Daughters carry on winery tradition

  • Tue Mar 20th, 2012 12:55pm
  • Life

By Andy Perdue and Eric Degerman

In his 35 years in the Washington wine industry, Rob Griffin has gained a deep understanding of the vast Columbia Valley, and he uses his knowledge to craft wines that are routinely among the best in the Pacific Northwest.

Now, Griffin, 58, is beginning to pass his insights along to his two daughters, who one day will take over the 65,000-case winery in the heart of Washington wine country.

Griffin and his wife, Deborah Barnard, launched their eponymous winery in 1983, six years after arriving from California.

He graduated from the University of California-Davis with a degree in fermentation science and worked at famed Buena Vista Winery in the Napa Valley’s Carneros district.

He was lured to Washington by Bill Preston, owner of Preston Wine Cellars north of Pasco. He stayed there until 1983, the same year the couple launched Barnard Griffin with 400 cases of wine.

In 1984, he took over as head winemaker for burgeoning Hogue Cellars in the Yakima Valley. He stayed there until 1991, when Barnard Griffin had grown large enough to command all of his attention.

Griffin is assisted by Mickey French, associate winemaker. French started in the Richland tasting room in 1997 and moved into cellar operations the following year.

And now Griffin’s daughter, Megan, 24, has joined the operation as staff enologist. She earned a degree from Washington State University’s horticulture and viticulture program and is immersed in the family business.

While she has not made a Barnard Griffin wine on her own from start to finish, her proud dad said he probably will have her do so during the 2012 vintage.

Megan is joined by her sister, Elise, 26, who earned a degree in business and marketing from WSU. She represents the winery in many ways, promoting the operation at events, online and on site.

Combined, the sisters are a formidable pair, and their parents could not be prouder that they have chosen this career path.

“We never felt that we forced them in this direction,” Griffin said. “We always made it clear it was an opportunity that most people don’t have — to take a functioning family business and make it better.”

He even envisions a day — long into the future — when he and Deborah, a glass artist with a studio near the tasting room, can retire to rocking chairs on the front porch and let the kids take over.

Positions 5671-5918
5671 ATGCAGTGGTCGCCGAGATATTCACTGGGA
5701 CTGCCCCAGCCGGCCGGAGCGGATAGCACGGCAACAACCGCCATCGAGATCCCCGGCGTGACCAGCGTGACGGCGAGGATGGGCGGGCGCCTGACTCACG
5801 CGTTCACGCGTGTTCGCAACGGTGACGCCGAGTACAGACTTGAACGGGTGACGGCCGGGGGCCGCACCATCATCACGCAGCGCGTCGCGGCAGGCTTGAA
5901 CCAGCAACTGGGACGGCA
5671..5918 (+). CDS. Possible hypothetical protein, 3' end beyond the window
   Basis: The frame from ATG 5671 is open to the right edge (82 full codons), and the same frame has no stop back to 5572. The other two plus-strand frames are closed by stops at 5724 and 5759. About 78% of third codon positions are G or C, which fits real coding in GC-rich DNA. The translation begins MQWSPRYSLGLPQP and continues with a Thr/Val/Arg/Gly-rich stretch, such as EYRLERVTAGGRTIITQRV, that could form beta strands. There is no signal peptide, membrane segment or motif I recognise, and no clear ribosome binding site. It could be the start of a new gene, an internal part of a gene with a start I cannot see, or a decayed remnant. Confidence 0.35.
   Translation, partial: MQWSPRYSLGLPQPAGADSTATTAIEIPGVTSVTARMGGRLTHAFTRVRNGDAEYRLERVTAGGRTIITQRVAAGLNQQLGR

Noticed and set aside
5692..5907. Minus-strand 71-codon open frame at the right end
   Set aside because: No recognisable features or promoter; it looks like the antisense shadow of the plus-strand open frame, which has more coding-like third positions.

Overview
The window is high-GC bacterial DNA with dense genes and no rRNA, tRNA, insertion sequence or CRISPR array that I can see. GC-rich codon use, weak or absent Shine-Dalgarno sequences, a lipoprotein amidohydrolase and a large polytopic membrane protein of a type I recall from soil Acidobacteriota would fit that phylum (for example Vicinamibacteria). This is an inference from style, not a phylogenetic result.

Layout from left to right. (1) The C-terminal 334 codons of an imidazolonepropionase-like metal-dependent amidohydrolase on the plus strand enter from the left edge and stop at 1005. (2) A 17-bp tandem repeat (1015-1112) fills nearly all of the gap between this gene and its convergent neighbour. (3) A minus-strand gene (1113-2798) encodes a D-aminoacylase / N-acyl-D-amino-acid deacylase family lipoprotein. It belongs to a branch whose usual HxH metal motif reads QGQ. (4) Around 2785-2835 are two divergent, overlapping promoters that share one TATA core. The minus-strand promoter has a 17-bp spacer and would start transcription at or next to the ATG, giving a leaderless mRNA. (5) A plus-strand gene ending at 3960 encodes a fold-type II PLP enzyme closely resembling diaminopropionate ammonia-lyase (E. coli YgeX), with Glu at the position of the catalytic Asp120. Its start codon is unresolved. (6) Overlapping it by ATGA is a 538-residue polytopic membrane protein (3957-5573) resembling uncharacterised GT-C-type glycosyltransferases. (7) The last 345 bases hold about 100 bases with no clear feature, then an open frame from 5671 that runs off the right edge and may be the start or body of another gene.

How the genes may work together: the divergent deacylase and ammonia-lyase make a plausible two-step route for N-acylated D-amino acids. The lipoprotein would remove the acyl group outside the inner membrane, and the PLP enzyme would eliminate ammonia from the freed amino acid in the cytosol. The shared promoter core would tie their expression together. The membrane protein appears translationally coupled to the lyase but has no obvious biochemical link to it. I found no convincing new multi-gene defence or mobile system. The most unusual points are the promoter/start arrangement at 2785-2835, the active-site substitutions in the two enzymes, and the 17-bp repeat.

Here are some recent Barnard Griffin wines we’ve tasted recently. They should be available through your favorite wine merchant or can be ordered directly from the winery.

Barnard Griffin 2008 Gunkel Vineyard Barbera, Columbia Valley, $35. Gunkel Vineyard in the Columbia Gorge near the community of Maryhill is one of winemaker Rob Griffin’s favorite locations, and this superb barbera is a great example of what the Gunkel family can provide, opening with aromas of black currants, black cherries, marionberries, leather, mint and pomegranates.

On the palate, it’s a hedonistic wine with big black cherry and ripe boysenberry flavors, backed with well-managed tannins and a late boost of acidity.

Barnard Griffin 2008 Lonesome Spring Ranch Vineyard Cotes de Rob, Columbia Valley, $25. This fanciful blend of syrah, durif (petite sirah), grenache noir, frenache, counoise and mourvedre results in a wine that is as delicious as it is superb, opening with exotic aromas of gaminess, chocolate-covered blueberries, mincemeat spices and black peppers. It is a well-constructed wine, revealing hedonistic flavors of blackberries, black olives, black currants and black licorice. Fine-grained tannins allow zingy, juicy flavors to shine through the lengthy and memorable finish.

Barnard Griffin 2010 Syrah, Columbia Valley, $17. This young wine opens with luscious aromas of blackberries, plums and sweet oak, followed by wonderful flavors of dense black fruit, tobacco leaf, bright acidity and a long, plush finish.

Andy Perdue and Eric Degerman are the editors of Wine Press Northwest magazine. For the freshest reviews, go to www.winepressnw.com/freshpress.